Saturday, July 15, 2017

God's Care and Leadership

Today's reflection on the Daily Texts:

Moses said to the Lord, "Consider too that this nation is your people." - Exodus 33:13

The shepherd calls his own sheep by name and leads them out. When he has brought out all his own, he goes ahead of them, and the sheep follow him because they know his voice." - John 10:3-4

Two-year reading texts: Psalm 85:1-7; Isaiah 36:1-37:13; Ephesians 6:10-24

Today's texts all point to God as the guardian and strength of the people. Throughout the Bible's history of God's action in human life, God has been shown to be faithful and powerful, and human beings a flock that needs leadership and care. God chooses some to be a "light to the nations," because ultimately God's desire is for all people everywhere to know the peace of living in harmony with God and each other.

Jesus calls himself the Good Shepherd, picking up on an image that has been used for God and God's leaders for centuries. He says that the safety of the flock is in a long-time connection where they have come to know and follow the Shepherd's voice.

In the Old Testament texts, Moses and the psalmist and Isaiah are all addressing this kind of relationship, in times when the people are under threats, and there's a danger they'll rely on other powers instead of God. In Isaiah 36-37 in particular, the threat is very real. The previous chapters have been warning, for quite a long time, about God's judgment against corruption and injustice and sin, about the strength of other nations being only an illusion, and about coming dangers from Assyria. Now the king of Assyria is near, having defeated the other cities of Judah, and bringing an army to set up siege against Jerusalem, the capital. The city is surrounded, and the warriors who represent the Assyrian king come to boast, to strike fear, and to demand surrender. But here again, God's word is to keep relying on God, and not to make terms with the invaders. (Spoiler: the story takes a dramatic turn soon, and God turns out to be right. Again.)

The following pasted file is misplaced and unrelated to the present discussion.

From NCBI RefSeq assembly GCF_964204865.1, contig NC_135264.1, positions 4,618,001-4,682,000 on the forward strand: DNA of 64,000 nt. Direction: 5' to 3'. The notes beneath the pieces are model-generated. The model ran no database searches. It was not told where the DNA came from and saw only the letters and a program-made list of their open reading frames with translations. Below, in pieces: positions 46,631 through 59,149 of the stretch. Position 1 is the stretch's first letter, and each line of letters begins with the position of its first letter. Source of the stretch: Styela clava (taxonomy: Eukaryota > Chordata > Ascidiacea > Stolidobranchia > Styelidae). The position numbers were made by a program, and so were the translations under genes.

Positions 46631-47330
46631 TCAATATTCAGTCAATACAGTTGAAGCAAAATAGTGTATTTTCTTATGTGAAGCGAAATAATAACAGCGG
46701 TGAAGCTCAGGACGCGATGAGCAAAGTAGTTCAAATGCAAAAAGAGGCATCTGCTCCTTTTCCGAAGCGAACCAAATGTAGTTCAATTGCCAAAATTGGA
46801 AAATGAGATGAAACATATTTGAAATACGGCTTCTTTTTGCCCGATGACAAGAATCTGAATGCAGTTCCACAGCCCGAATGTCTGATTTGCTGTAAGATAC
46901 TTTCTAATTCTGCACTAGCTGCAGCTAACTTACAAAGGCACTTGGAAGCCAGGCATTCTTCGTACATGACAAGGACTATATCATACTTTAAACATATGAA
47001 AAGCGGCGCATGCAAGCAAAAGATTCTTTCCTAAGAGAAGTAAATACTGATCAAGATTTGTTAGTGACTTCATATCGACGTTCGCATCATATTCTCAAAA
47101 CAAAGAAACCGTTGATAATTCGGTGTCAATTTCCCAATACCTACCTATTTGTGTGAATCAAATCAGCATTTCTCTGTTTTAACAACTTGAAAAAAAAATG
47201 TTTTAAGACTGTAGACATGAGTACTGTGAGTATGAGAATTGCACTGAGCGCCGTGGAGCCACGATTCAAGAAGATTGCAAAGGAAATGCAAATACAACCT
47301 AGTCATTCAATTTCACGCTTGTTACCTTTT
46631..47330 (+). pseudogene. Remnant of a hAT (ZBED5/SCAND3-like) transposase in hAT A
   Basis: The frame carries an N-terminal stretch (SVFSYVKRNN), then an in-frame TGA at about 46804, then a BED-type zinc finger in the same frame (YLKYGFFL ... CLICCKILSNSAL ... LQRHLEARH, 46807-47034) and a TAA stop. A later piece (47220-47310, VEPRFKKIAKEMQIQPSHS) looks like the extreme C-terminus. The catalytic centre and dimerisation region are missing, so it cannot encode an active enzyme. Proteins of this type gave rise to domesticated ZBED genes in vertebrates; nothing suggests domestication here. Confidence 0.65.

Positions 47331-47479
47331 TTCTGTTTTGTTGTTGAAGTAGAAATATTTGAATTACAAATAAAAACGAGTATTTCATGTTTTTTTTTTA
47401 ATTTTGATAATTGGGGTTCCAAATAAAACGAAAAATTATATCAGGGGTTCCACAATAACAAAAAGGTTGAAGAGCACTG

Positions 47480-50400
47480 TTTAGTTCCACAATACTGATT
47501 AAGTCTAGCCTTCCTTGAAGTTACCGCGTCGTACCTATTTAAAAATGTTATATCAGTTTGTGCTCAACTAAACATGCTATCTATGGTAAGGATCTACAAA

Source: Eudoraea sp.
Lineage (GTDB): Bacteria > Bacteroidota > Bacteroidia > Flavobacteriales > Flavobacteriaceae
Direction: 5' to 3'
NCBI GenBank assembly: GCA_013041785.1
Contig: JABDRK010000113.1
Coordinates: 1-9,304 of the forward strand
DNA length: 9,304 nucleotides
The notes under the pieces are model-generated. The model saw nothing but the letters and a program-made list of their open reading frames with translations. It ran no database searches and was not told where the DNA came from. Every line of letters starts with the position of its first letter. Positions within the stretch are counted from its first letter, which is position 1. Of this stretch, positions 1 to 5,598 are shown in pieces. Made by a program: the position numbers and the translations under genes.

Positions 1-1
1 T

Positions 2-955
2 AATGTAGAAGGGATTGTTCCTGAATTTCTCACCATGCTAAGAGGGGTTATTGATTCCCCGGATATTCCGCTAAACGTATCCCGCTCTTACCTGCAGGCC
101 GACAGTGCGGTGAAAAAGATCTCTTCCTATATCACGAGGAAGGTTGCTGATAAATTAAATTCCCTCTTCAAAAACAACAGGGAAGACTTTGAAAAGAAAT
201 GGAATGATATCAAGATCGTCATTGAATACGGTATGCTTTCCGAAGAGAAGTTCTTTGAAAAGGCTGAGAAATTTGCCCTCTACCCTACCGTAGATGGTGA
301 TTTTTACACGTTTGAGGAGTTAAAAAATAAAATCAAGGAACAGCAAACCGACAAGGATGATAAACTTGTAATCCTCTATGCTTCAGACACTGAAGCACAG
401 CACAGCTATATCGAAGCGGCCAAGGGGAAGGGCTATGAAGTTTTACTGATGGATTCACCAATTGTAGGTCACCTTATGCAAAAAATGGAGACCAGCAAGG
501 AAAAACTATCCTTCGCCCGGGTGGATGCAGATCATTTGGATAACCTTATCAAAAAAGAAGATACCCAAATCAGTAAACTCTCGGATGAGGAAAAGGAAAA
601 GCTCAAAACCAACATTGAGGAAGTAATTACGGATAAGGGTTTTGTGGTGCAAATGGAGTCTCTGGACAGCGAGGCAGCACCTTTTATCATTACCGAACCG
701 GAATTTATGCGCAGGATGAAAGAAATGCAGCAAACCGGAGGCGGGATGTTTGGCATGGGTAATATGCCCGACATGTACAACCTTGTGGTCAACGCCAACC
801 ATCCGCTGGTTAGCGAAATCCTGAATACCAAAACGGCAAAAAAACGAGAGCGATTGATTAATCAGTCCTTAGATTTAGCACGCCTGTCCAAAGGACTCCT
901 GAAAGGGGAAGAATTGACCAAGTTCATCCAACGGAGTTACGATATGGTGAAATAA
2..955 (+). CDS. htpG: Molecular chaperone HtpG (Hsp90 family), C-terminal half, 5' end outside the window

Years after the words of Jesus, the closing paragraphs of Ephesians are lifting up the same theme. "Put on the whole armor of God ... so that you may be able to withstand on that evil day, and having done everything, to stand firm." And the armor is described, piece by piece. It's worth noting that it's all defensive, all for the protection of the wearer - except for "the sword of the Spirit, which is the word of God." The very next verse is an encouragement to "Pray in the Spirit at all times."

As always, God stands able and ready to protect and to guide. God goes in front, and takes the lead in defeating the plans of enemies. The danger is not from opposing armies, but from temptations that would lead us to trust in anything else.

Thank you God, for your shepherding care and leadership. Help me to hear and listen to you, to trust, and to follow!

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